The artists that have most inspired Ms. Tolentino are those who ask questions that go beyond mastery of skill, craft, or self-expression, those with a relentless commitment to asking hard questions about social and environmental systems, human existence, spirituality, and compassion. Her interdisciplinary approach is based on the premise that different people learn, care, and latch on to things differently. By offering multiple ways of experiencing the same material – be it math or art, these different ways of learning and being are respected.
Each of Ms. Tolentino’s classes consists of processes that are grounded in design thinking, but with different outcomes. For example, Coding as Art I teaches students how to think computationally by analyzing, recreating, and generating original visual designs, animations and textile patterns. Coding as Art II gives students more advanced tools to create physics simulations, video games, and interactive possibilities that involve multiple computers or other elements like sound or motion sensing. Game Design teaches students how to analyze games from their technical and aesthetic qualities, as well as the social dynamics they produce when people put rules into play; once they have learned how these systems work, they build their own game, meanwhile examining systems that exist in society (e.g., methods of control, stereotypes, implicit games people play) to understand the hidden or implicit rules. In Interactive Spaces: Physical Computing and Installation Art, students manage a long-term project proposal, timeline and budget for a large-scale, interactive piece, and meanwhile make interdisciplinary connections between design, engineering, art, and psychology, through team-based projects and in-depth analysis of works in the field.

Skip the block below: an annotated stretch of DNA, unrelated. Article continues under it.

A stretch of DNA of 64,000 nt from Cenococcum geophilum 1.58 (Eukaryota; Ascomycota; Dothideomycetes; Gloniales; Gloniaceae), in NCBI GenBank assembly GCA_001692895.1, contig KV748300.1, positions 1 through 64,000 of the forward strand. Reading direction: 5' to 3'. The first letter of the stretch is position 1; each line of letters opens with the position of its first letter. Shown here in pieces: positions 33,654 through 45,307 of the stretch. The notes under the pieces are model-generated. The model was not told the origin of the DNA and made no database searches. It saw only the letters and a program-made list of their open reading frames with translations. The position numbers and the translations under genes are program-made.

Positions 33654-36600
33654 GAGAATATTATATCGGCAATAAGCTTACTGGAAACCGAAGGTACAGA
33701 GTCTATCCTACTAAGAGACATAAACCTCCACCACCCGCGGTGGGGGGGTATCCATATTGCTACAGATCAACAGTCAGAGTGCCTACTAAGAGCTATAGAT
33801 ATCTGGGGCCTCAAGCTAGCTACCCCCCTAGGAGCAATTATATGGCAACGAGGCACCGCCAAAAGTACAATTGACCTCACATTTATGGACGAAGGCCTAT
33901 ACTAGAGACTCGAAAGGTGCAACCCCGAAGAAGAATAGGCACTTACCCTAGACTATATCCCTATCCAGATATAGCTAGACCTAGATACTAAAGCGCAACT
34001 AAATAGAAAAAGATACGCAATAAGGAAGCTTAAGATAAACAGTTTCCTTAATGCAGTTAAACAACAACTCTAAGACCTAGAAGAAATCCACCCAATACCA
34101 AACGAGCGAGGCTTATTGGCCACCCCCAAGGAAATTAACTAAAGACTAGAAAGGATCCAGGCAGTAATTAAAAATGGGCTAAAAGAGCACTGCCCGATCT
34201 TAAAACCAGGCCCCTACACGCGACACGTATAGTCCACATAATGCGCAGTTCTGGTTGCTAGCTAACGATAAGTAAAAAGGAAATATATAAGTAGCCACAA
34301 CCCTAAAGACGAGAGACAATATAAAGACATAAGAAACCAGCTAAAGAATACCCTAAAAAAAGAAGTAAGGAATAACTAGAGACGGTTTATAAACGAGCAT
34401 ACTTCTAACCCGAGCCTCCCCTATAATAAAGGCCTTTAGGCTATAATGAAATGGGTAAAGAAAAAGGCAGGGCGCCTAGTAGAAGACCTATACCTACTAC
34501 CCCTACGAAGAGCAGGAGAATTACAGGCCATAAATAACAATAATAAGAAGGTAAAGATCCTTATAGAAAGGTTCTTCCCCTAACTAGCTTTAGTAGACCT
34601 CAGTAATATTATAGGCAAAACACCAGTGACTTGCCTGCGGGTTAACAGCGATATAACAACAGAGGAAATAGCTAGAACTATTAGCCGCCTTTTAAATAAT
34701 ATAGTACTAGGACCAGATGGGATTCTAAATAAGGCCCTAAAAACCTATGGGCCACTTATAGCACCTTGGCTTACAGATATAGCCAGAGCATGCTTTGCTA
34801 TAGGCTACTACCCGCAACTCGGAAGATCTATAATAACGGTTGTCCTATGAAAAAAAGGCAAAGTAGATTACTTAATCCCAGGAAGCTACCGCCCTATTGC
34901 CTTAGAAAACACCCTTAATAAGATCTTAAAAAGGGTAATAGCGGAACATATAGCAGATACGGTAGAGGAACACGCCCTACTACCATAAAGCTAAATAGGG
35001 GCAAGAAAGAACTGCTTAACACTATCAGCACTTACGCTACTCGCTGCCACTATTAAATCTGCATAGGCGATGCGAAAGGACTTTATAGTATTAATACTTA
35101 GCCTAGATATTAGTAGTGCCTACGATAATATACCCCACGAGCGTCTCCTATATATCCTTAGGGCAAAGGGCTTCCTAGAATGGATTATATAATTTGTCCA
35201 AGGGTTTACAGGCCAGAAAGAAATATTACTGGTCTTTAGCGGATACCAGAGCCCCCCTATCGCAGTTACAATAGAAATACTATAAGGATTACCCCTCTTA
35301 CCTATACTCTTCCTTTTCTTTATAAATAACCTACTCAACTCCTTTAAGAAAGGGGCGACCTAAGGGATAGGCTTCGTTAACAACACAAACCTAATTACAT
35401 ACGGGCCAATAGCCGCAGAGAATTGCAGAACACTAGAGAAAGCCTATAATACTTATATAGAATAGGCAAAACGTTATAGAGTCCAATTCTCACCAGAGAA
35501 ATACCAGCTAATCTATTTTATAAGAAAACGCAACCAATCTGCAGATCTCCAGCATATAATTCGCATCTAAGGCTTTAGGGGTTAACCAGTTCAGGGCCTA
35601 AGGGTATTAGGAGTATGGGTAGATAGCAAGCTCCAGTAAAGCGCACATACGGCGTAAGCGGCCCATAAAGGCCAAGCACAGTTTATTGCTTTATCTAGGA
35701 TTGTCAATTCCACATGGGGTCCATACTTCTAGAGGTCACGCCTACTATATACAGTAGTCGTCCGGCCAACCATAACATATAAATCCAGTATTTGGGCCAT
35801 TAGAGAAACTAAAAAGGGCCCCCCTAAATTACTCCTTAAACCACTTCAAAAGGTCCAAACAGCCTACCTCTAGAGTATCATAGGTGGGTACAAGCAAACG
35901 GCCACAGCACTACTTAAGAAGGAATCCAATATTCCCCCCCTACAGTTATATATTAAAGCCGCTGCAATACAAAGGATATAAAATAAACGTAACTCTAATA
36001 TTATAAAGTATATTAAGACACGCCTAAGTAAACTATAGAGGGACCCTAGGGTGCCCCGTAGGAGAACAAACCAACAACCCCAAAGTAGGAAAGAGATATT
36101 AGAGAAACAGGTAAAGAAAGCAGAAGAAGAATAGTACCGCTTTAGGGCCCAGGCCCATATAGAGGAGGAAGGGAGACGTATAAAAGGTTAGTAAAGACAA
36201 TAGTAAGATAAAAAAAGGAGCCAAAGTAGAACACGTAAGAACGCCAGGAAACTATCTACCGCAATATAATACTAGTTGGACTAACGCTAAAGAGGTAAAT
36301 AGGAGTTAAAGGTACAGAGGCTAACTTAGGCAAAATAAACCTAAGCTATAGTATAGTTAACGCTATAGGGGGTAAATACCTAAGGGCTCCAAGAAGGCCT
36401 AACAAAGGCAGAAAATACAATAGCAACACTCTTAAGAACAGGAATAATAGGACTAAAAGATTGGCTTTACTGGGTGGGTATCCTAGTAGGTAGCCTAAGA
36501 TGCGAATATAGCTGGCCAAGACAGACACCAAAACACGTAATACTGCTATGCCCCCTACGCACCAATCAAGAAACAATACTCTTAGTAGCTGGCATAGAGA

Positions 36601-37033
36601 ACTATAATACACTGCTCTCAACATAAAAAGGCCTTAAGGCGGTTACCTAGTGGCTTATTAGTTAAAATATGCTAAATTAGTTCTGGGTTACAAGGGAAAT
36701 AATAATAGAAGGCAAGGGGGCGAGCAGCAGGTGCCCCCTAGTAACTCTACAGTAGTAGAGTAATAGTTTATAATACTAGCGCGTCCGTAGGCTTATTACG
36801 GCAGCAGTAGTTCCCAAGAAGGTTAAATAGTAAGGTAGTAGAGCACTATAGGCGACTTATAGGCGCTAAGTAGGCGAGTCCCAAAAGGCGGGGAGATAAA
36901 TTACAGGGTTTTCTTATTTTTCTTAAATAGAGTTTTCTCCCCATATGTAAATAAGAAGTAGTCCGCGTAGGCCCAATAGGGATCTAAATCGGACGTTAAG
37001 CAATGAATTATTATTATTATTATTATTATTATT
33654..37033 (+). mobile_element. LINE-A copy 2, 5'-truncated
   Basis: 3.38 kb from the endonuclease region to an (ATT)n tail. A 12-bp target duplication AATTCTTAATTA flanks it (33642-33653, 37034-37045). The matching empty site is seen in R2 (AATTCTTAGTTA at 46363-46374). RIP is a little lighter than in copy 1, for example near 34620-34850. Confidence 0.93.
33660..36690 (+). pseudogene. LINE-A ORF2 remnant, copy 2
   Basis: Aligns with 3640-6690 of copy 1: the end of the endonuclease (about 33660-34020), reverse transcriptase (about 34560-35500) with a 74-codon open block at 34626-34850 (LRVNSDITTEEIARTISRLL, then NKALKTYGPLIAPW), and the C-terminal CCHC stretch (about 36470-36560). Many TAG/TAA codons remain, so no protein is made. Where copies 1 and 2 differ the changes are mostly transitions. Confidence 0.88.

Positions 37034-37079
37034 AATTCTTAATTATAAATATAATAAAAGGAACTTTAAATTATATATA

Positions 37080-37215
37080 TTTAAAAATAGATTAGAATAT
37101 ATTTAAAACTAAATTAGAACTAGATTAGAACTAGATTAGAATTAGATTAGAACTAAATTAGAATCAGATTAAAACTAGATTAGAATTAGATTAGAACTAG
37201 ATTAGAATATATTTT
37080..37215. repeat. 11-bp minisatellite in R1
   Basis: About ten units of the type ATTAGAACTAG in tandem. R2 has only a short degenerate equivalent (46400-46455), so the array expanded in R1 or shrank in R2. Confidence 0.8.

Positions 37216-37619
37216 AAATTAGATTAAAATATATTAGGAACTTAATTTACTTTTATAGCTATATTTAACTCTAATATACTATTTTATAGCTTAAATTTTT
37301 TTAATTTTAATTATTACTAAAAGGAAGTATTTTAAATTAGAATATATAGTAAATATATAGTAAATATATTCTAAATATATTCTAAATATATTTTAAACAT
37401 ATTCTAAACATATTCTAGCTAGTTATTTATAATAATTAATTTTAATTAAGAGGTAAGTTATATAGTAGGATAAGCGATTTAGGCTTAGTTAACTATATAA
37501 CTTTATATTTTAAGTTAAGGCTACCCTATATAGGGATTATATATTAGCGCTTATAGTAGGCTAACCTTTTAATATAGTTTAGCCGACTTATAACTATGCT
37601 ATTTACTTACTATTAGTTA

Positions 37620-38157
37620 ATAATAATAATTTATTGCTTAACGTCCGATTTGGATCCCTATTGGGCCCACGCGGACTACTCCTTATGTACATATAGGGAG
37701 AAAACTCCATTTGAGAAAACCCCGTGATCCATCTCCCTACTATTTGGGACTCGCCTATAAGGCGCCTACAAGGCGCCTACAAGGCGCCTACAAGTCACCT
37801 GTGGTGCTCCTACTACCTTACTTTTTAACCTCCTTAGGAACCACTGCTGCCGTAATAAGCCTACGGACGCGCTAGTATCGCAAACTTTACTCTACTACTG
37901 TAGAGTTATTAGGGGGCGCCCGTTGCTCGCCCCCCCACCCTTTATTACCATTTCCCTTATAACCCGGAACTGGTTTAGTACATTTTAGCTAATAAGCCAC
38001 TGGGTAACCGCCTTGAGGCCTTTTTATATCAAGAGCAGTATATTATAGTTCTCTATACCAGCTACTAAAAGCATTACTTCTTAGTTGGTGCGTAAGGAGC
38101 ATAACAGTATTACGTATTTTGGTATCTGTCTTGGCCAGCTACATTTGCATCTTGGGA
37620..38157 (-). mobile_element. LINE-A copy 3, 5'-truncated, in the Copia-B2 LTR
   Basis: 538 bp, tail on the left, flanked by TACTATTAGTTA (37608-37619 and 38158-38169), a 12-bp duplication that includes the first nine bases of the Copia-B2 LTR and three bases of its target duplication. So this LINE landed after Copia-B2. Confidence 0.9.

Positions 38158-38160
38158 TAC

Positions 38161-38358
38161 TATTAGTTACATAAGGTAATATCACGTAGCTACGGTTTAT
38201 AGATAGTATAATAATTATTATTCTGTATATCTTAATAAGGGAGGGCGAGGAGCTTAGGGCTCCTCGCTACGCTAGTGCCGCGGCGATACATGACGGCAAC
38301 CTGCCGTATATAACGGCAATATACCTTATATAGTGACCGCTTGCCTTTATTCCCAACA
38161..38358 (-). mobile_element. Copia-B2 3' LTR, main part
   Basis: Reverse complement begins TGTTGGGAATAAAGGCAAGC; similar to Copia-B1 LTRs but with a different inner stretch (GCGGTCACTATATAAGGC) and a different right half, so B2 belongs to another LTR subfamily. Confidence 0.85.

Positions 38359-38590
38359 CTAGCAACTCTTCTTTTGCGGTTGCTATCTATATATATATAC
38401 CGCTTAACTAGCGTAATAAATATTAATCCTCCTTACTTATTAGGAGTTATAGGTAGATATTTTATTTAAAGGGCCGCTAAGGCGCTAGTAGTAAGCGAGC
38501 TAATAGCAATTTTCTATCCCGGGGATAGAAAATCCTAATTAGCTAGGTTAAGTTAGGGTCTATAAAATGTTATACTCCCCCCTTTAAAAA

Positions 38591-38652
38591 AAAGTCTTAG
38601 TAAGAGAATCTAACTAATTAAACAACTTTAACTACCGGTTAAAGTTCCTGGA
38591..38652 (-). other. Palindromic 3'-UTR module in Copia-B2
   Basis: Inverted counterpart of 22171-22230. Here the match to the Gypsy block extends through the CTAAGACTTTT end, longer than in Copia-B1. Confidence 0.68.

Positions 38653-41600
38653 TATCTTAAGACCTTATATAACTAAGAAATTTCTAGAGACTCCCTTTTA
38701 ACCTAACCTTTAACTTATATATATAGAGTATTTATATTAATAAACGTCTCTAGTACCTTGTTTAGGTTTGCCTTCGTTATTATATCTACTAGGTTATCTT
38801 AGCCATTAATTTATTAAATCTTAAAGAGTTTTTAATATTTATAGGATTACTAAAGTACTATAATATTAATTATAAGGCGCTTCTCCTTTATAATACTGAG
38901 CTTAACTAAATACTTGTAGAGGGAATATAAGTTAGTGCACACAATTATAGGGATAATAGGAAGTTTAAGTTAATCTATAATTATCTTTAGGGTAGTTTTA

Ms. Tolentino’s philosophy regarding arts education is to bring young people as close to a true contemporary practice as possible. That means allowing them to be creators of something new or novel, and that there will be no clear guide or "how-to" manual; they learn as they go. While this can be very uncomfortable place for students, Ms. Tolentino supports their development of comfort and patience with unknowable spaces or seemingly impossible goals; because this is the place where she believes all creators - artists, architects, designers, and engineers – live; at some point, what is not known becomes known, but it takes constant work and patience. Ms. Tolentino teaches her students to learn to love the process of being resolved, adaptable, relentless, and reflective. This will get them to resilience, a skill that transfers far beyond the practice of arts. Ms. Tolentino empowers her students to choose ideas, paths, and solutions that make sense for them.